The British public broadcaster (BBC) has announced that it will launch six new African language services this year as part of its expansion project.
Apart from the six languages namely: Afaan Oromo, Amharic, Tigrinya, Igbo, Yoruba and Nigerian Pidgin, there will also be five other languages from Asia and Korea.
Afaan Oromo and Amharic are widely spoken in Ethiopia, while Tigrinya is mainly spoken in Eritrea and also in some parts of Ethiopia. In Nigeria and West Africa the Pidgin language is spoken as well as Igbo and Yoruba.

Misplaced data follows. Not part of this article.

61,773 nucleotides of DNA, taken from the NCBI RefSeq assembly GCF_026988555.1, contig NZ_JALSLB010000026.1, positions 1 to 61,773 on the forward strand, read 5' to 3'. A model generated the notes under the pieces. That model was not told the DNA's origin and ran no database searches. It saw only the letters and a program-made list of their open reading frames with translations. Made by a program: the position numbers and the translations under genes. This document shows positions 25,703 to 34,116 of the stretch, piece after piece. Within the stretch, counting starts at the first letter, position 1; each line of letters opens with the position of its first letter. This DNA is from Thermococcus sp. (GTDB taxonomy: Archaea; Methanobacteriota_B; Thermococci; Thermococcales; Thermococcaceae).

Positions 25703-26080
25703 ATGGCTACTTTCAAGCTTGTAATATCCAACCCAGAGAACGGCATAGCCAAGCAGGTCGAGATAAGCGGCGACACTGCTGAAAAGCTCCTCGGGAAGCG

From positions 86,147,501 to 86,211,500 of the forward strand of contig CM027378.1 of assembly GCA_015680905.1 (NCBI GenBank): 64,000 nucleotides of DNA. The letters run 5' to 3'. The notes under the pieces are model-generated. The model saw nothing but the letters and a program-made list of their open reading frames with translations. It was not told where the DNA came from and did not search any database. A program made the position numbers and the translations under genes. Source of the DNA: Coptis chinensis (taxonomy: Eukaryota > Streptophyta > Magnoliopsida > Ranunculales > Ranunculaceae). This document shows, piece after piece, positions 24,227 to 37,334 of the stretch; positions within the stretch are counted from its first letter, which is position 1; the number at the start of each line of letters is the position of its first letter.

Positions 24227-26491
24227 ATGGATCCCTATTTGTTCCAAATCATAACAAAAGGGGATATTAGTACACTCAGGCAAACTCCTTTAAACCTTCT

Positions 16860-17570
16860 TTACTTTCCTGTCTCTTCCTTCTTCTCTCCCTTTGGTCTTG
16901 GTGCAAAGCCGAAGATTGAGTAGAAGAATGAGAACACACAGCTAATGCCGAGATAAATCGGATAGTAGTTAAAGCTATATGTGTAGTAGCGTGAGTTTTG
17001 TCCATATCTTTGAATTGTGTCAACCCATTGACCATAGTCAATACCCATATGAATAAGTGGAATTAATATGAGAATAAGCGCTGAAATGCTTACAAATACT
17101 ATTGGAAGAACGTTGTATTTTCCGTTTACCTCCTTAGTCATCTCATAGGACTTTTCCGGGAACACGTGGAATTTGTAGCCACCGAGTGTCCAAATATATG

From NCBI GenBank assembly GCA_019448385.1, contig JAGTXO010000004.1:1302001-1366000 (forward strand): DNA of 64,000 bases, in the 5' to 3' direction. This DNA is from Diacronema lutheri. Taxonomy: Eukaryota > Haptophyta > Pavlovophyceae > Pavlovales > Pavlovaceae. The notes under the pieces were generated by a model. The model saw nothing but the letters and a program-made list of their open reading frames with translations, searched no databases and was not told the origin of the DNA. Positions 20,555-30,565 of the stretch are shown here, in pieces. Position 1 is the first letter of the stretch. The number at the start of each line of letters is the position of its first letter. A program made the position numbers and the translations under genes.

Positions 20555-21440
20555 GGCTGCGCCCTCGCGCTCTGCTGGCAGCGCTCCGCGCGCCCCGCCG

This is by far the biggest expansion that the 94-year old broadcaster has done in years since it was forced to cut-down its Portuguese for Africa language offering in 2011 because of budget constraints. This new development was made possible after a financial boost from the UK government.
BBCs director general, Tony Hall was heard saying that this expansion marks to confirm the broadcasters global vision to reach over half a billion viewers all over the world.
The BBCs African language service is currently broadcasting in four languages namely: Hausa, Kirundi, Somali and Swahili. With the new addition to the service, the broadcaster will now raise its number to 10 and hopes to grow even further in the future.